We also got an extra dollop of stereotypical black man is the bad guy in all of this. Stereotypical not because he’s doing bad things (all people do bad things. and at least he’s a scientist) but Joss took down his favorite character-building book “How to Create Minorities in 3 Easy Strokes or Less” and turned to the raised by a single mother/he’s all she’s got/she’s in financial trouble page. Thumbs up!

I enjoy an episode where the actors are given a chance to be crazy and weird. The upper echelon House runners seemed to be enjoying their trippy state quite thoroughly. But I am not the first person to recognize that this plot was ripped off of a first season Star Trek: TNG episode which was, in turn, “inspired” by an original Star Trek episode. And this isn’t even on the list of episode tropes every SF show does at least once.

I feel like this episode started a bunch of sentences it never completed. It raised questions, gave half-assed promises to answer them, then wandered off. What kind of crap is that?

Also, and I cannot stress this enough, I DO NOT WANT to ever, ever see Sierra being raped again. Or really anyone else.

Watch “Echoes”, courtesy of Hulu, and tell me I’m not right. (I so am.)


Star Trek: TNG, Humorously Edited

A few weeks ago a friend of mine pointed me to the YouTube channel of Jan Van Den Hemel and Andrew Hussie of Knowing I was a Star Trek: The Next Generation fan, she figured I would appreciate their series of remixed TNG episodes. I watched the first and thought, “That was cute,” then watched the second and was equal parts horrified and highly amused. I’ve spent many a day laughing so hard I nearly broke something in my gut over these videos, and now it’s time I shared them with you all.

So far there are 20 remixed episodes, none longer than 2 minutes, most around a minute and a half. For #10 you may need to sign in to YouTube as it contains “adult content”. It’s worth it, because it’s one of the funniest in the series. I’m also quite fond of #4: “Uneventful Day”, #2: “beard on beard”, #7: “A fistful of Rikers”, and #13: “Was machst du, Data?”

Visit the site to view them all.


Legend of the Seeker: Prophecy/Destiny

A first impression, and a look into the ideal novel-to-screen transition of Terry Goodkind’s Legend of the Seeker, by Seth Golden. “Kahlan Amnell has short hair because wigs are expensive. When she touches people, they start killing other people and she falls on the ground, helpless.”


Battlestar Galactica: The End

Open thread. Talk about the series finale here. Loved it? Hated it? Wish it meant another few years? Have at.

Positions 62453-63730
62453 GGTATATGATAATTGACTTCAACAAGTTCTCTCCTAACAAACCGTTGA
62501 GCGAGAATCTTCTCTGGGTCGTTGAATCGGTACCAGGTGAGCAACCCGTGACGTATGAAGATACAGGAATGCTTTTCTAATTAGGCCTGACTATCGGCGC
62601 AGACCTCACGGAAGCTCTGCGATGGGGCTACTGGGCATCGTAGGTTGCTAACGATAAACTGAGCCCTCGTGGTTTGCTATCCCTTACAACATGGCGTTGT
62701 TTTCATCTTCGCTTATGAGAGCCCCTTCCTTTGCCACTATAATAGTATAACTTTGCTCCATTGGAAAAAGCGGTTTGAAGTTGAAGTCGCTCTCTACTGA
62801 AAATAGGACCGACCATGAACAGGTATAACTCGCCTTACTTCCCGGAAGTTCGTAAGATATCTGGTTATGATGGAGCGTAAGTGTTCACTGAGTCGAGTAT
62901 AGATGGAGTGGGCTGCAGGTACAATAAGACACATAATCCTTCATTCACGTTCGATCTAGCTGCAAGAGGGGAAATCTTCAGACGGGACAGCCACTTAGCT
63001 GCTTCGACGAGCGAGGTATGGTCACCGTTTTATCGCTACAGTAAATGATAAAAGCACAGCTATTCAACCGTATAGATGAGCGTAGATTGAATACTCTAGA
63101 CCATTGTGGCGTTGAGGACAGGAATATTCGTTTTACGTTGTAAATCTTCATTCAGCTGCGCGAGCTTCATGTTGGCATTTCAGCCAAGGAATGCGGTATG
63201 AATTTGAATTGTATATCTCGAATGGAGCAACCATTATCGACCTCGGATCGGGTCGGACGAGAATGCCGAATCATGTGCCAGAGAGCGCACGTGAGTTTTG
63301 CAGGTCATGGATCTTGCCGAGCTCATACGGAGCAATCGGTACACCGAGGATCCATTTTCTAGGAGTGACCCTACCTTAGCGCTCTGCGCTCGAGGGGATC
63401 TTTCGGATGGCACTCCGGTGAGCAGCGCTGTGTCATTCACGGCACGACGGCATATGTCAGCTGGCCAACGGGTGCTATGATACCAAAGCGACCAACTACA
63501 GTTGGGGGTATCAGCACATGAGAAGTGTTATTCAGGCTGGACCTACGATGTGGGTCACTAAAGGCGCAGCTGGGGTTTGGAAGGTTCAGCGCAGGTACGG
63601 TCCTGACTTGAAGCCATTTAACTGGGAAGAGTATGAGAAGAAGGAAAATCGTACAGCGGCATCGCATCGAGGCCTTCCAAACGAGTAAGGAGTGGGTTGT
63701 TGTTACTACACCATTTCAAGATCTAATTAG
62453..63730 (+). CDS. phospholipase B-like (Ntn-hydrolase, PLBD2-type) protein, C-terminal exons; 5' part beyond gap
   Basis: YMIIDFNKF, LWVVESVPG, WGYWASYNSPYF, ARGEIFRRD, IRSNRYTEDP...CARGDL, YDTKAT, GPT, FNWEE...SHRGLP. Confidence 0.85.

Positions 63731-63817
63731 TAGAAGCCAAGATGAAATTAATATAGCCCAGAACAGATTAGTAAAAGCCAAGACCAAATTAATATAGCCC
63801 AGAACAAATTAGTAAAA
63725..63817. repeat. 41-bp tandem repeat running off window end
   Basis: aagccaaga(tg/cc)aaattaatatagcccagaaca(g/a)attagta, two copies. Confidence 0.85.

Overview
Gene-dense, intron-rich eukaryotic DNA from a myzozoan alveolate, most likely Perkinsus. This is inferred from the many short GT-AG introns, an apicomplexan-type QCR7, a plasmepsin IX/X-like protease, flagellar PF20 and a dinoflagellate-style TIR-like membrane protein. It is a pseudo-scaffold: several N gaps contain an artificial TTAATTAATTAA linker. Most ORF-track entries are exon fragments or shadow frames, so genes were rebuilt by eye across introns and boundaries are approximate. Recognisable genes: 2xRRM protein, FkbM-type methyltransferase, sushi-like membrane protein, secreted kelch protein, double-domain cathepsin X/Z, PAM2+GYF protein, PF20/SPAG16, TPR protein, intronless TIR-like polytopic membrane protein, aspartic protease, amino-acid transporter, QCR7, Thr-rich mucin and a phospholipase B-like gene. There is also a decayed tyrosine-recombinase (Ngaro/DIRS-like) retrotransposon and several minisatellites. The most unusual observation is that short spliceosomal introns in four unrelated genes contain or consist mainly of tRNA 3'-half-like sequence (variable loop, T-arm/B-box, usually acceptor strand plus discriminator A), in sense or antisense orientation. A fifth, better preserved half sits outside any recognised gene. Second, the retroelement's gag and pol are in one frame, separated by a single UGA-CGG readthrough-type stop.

Spoilers? Yes, absolutely. Fights? Only if they’re polite.


Opposing Viewpoints: Dollhouse

Why I’m Excited About Dollhouse — Samantha Chapman

The murky moral ground and potential for stories involving wildly different ends of the legal spectrum are what excite me the most about the premise of Dollhouse. It’s easy to think of situations where renting a Doll would be ethically repugnant, but what if you rented one to be your counselor, someone to spill all your secrets to as therapy who will never remember? What if you rented a Doll to infiltrate a crime ring, needing someone untraceable, who can’t be found later for retaliation? The variety is endless, and I trust Joss to come up with as many situations and storylines as he needs to keep the show fresh and lively.

Why I’m Not Excited about Dollhouse — Genevieve Valentine

Long story short: Dollhouse offers nothing worth being excited about.

Long story: While it’s a chance for staff writers to play with their pet genres (Spies! Geishas! Hackers! Chefs!), there are so many problems that not even forgettable plots or Shakespeare quotes from that programming nerd trying not to be like any of Whedon’s other programming nerds can distract from them.

And sure, it’s a pilot, but it’s Joss’s reshot pilot; that these problems remain after a second pass does not inspire confidence.

Which side are you on?


Rewatch: The Prisoner — Episode 11: A Change of Mind

No. 6 is taken to task for his “unmutualism” and ostracized by his fellow Villagers.

Obviously, this episode strikes a blow against conformity and encourages individuality, which is a common theme for the entire series.